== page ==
Goicoechea (canton) facts for kids
Goicoechea is the 8th canton in the Province of San Jose, Costa Rica, with a population of 115,084 as of 2011. The city of Guadalupe is its main district. It forms part of the broader San José metropolitan area, itself the capital of the Republic.
Goicoechea is located northeast of the capital city of San José. Goicoechea's geographic center is 09°57'31" latitude north and 83º 59'26" longitude west.
The canton is narrowly shaped in width and elongated in length. It is a maximum of 20 kilometers wide in a southeast by northeast direction from the source of the Durazno River to the bridge crossing the Tórres River, along Nacional No. 5 road, that leads from San José to San Juan de Tibás.
- East: Cartago and Vásquez de Coronado
- West: Tibás
- North: Moravia and Vásquez de Coronado
- South: San José and Montes de Oca.
The canton is named after an illustrious national forefather, Franciscan friar José Antonio de Liendo y Goicoechea who was born in the city of Cartago in the Province of Cartago, Costa Rica, on the 3rd of May, 1735, and died July 2, 1814, in Guatemala.
The area corresponding to the Goicoechea canton during the pre-Columbian period was populated by an indigenous people called the Western Huetar Kingdom, under the rule of king Garabito at the start of the Spanish Conquest.
The first canton dwellers established themselves in what today is called Calle Blancos (White Street), the first street neighborhood in the area. This name was assigned to the area as a result of the many people by the name of Blanco (White) who had taken residence there. The population began to spread eastbound, stretching paths toward what later became known as the canton's center.
In 1828, the main district (known as the Municipality) of San José divided the Murciélago neighborhood into several groups of houses. This gave cause for registering, under the name of San José del Murciélago, what today is known as the City of Guadalupe, which became a village and eventually on August 6, 1891, according to Law No. 56 during José Joaquín Rodríguez Zeledón's administration, this village was granted township status to head the canton as its main district. Entry for San José del Murciélago was recorded in the Neighborhoods and Quarters Boundary Register at the Department of San José a full 63 years before Guadalupe reached municipality status for the Canton of Goicoechea.
As of November 30, 1841, the Neighborhood and Dwellings Boundary Register's entries for the Los Santos neighborhood, along with the San Francisco, San Ramón, San José, San Rafael and San Joaquín quarters matched what presently corresponds to a large portion of the Goicoechea canton. And in 1844 residents of the San José quarter negotiated a permit to build a hermitage dedicated to their patron St. Joseph. Six years later, the first parson of the area, presbyter Raimundo Mora, changed the patron saint as well as the name of the quarter from San José to Guadalupe, in honor of the Virgin of Guadalupe, being that he was her devotee. He also broke ground for the cemetery, which is one of the oldest works in the city of Guadalupe. In 1855 a new church began to be built where it is still presently located. The following year a parish was built, during the episcopacy of monsignor Joaquín Anselmo Llorente y Lafuente, Costa Rica's first bishop, and it is currently suffragan of the archdiocese of San José, belonging to the ecclesiastic province of Costa Rica.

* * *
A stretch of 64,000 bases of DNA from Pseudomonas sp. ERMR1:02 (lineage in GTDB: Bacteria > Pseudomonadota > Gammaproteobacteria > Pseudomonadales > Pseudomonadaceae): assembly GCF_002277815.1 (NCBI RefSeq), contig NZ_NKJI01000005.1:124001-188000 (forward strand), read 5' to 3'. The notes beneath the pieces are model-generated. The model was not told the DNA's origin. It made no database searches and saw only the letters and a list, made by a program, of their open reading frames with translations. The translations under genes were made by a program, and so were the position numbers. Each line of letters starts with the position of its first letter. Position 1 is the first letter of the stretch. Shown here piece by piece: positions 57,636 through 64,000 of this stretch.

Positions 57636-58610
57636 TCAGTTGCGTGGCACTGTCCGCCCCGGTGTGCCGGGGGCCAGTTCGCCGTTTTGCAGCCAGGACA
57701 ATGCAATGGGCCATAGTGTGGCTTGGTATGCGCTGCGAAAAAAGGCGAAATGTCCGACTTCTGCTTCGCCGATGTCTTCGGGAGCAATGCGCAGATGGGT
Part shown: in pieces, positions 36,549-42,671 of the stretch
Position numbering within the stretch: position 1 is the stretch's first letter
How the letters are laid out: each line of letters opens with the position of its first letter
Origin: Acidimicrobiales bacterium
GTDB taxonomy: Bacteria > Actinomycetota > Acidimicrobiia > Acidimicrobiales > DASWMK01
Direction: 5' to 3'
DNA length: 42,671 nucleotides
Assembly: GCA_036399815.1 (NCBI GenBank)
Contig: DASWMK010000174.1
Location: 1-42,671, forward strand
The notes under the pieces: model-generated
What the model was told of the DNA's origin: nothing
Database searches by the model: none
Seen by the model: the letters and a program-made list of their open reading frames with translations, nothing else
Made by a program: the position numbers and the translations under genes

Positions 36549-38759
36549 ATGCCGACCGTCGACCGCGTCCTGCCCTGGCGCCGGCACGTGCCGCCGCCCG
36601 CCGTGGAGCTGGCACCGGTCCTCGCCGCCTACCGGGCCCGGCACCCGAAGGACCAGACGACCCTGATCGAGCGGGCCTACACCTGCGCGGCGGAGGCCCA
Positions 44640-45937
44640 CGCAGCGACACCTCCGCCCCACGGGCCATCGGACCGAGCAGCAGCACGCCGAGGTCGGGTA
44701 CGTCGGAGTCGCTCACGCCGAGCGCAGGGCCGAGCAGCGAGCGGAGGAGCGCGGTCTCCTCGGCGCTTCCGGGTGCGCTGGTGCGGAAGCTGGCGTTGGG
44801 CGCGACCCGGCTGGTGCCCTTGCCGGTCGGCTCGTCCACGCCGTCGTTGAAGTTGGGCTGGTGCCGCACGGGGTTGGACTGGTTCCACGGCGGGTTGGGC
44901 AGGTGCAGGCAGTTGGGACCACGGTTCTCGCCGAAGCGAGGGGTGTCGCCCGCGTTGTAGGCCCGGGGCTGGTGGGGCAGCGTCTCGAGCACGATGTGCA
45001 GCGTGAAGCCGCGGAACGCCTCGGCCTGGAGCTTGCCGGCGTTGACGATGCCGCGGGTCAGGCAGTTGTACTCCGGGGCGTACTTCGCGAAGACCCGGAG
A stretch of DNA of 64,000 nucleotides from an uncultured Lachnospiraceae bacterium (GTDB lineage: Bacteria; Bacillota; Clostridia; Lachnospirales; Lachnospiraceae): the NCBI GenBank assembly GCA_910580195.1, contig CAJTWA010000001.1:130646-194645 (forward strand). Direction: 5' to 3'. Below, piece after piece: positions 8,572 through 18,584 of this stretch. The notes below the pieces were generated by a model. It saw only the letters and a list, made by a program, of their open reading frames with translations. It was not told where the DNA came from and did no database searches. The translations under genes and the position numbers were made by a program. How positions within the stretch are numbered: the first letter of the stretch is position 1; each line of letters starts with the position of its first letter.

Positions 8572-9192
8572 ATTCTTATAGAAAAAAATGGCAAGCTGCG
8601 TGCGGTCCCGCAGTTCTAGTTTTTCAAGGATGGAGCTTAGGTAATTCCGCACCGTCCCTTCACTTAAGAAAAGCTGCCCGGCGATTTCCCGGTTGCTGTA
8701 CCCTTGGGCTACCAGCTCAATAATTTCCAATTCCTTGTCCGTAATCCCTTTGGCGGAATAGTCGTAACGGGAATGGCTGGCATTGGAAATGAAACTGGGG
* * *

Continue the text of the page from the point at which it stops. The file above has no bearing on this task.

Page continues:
The regional demographic and economic development that occurred in Goicoechea resulted from the planting of coffee. It became the dominant product as of 1850, replacing the large tabacco plantations that had constituted the main source of income for the earliest population. The "golden bean" was introduced to Guadalupe in 1840 by José Manuel Núñez, who planted it and established the first processing site at his former wheat mill. Another important factor in regional development was the Camino de Carrillo (Road to Carrillo), located near the confluence of the Sucio and Honduras rivers. The need for this road was due to local coffee farmers' demands to deliver their beans to the Limón harbor on the Atlantic for exportation, thereby shortening the cargo journey to their main European markets. At first the thought was to build a train track from San José, the country's capital, to Limón, moving through Paso de La Palma. Later in 1881, when the road section had reached Carrillo, the national government proposed to discontinue construction to open a road instead from San José to Carrillo. The following year that new road was inaugurated, but was in use for very little time, given its high cost of maintenance and traffic on it becoming sparse, once a train track construction from San José to the Caribbean coast was completed in 1890.